Press releases

Scorecard: Community Concerns vs. Public Authorities’ Actions

July 20, 2002. Prior to opening of Listening to the City II, the Labor Community Advocacy Network (LCAN) to Rebuild New York, together with New York Jobs with Justice, released a released a scorecard comparing the concerns expressed at February’s Listening to the City I with the actions that have been taken by the relevant public authorities since that event.  LCAN was convened by the the Fiscal Policy Institute and the New York City Central Labor Council of the … (read more)

Pulling Apart: New Studies Find Income Inequality in New York Worst of Any State

April 23, 2002. … and getting worse rather than better; New York has the most unequal income distribution of the 50 states and the situation in the Empire State has gotten much worse over the last two decades. This is among the findings of a new analysis of income trends in the 50 states by the Center on Budget and Policy Priorities and the Economic Policy Institute, and a companion state-level report by the Fiscal Policy Institute.

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Balancing New York State’s 2002-2003 Budget in a Fair and Balanced Manner

January 23, 2002. A critical assessment of federal, state and local policy options. FPI’s three budget reports:

Also distributed at the briefing: a group press release, below, and an updated edition of the State of Working (read more)

Despite good economic times of the last several years, 2.5 million New Yorkers continue to live in poverty

September 25, 2001. New York’s official poverty rate fell from 14.1% in 1999 to 13.4% in 2000, but more than 2.5 million New Yorkers continue to have incomes below the official poverty thresholds, according to the new income and poverty statistics released by the U.S. Bureau of the Census this morning. Press release with New York data >>(read more)

State of Working New York 2001: Working Harder, Growing Apart

September 2, 2001. The decade of boom was a bust for most New York workers and their families. Although the state’s economy grew, average New York families’ living standards are lower than in 1989, despite working more hours to make ends meet. Press release below.

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Hardships: The Real Story of Working Families

July 24, 2001. A new national study confirms that New York families need incomes well above “poverty level” to make ends meet. Fully 37.5% of New York families with young children do not earn enough to afford basic necessities. In a press release (below), FPI compares the results of a new national study by Economic Policy Institute, Hardships in America: The Real Story of Working Families, to The Self Sufficiency Standard for New York released last fall.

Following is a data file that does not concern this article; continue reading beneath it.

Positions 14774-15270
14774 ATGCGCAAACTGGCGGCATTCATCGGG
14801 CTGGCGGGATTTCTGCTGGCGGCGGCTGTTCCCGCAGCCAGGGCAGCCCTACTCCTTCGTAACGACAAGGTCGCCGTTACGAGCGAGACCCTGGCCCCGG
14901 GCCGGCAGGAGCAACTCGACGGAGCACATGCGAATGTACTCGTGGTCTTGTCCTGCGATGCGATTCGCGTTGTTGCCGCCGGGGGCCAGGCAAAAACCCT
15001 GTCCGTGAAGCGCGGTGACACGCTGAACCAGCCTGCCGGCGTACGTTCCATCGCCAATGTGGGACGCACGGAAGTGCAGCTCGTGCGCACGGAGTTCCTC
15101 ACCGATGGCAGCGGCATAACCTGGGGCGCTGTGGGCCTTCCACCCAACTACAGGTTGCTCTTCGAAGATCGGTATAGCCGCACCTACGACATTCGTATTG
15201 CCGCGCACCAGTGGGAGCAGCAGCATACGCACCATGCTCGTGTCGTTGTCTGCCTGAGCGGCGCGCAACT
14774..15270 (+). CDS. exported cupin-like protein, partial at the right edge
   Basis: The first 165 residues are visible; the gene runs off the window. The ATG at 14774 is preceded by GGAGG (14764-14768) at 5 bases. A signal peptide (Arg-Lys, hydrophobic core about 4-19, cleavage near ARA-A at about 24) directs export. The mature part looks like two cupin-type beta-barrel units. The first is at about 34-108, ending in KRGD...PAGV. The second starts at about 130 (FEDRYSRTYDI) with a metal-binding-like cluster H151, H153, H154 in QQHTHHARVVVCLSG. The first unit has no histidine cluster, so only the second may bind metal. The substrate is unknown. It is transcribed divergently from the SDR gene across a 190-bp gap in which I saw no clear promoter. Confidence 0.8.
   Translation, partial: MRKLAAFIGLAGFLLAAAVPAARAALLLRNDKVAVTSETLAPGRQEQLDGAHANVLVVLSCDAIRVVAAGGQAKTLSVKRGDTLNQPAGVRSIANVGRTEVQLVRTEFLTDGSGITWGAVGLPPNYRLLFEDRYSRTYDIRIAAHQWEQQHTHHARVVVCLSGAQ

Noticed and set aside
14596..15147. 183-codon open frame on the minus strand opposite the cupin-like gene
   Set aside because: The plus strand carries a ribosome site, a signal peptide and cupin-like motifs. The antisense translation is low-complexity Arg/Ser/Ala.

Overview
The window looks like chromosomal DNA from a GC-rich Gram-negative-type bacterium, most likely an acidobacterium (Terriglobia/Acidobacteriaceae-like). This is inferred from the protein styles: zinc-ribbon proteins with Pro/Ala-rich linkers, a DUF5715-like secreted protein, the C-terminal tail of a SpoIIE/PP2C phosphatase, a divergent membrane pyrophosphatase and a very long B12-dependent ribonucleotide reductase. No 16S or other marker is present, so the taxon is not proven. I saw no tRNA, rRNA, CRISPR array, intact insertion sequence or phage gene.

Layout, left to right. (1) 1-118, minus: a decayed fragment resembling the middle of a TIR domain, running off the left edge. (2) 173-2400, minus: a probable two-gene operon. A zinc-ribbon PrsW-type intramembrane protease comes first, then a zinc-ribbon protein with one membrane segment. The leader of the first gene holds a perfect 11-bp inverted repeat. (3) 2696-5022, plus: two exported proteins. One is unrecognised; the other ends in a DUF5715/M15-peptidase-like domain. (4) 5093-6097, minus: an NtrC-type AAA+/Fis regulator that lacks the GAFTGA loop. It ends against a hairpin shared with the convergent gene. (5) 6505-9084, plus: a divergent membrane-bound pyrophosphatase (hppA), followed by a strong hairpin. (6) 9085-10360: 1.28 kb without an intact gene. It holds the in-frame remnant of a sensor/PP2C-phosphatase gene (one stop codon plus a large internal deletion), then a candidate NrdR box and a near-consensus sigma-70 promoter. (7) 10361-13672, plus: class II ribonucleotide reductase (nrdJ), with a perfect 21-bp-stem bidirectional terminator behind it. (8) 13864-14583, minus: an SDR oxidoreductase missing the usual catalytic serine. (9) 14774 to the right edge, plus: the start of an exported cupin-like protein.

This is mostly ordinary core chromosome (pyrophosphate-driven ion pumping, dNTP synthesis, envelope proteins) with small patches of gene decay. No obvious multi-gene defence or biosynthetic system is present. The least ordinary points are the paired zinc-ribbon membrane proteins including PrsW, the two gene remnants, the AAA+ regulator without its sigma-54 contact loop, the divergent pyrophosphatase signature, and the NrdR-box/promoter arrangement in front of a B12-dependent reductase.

Also see … (read more)

Briefing: The Empire State Jobs Program

May 15, 2001. The Fiscal Policy Institute joined the other members of the Campaign for the Empire State Jobs Program to organize a briefing on the program for state officials. The Empire State Jobs program is a transitional employment program that would provide work experience, training and other needed support services to public assistance recipients with serious barriers to employment and little or no paid work experience, particularly those who are close to reaching the five-year time limit on family … (read more)

A Preliminary Analysis of the Impact of President George W. Bush’s Tax Cut Proposals on New York State

April 12, 2001. A new administration in Washington is determined to push through an unprecedented $1.6 trillion tax cut that will have far-reaching effects for years to come. This report shows that the Bush tax plan would hit the Empire State with a powerful “double whammy.” While the richest 1.1% would receive over 60 percent of the tax cut, 2.5 million New Yorkers would be left entirely. Many other New Yorkers would receive cuts that are smaller than advertised. Overall, … (read more)

Poverty Amidst Plenty 2001

February 27, 2001. New York State leaves millions of dollars unspent for anti-poverty efforts for state’s poor families. The state’s TANF funds should be fully and promptly used for the New York families that need them. A new report makes the case.

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Minimum wage hike would boost workers left behind by the economic expansion

February 7, 2001. Minimum wage hike would boost workers left behind by the economic expansion. The current proposal to increase the Federal minimum wage by $1.50 in 3 steps between now and 2003 would directly benefit more than 520,000 New York workers. Press release >>(read more)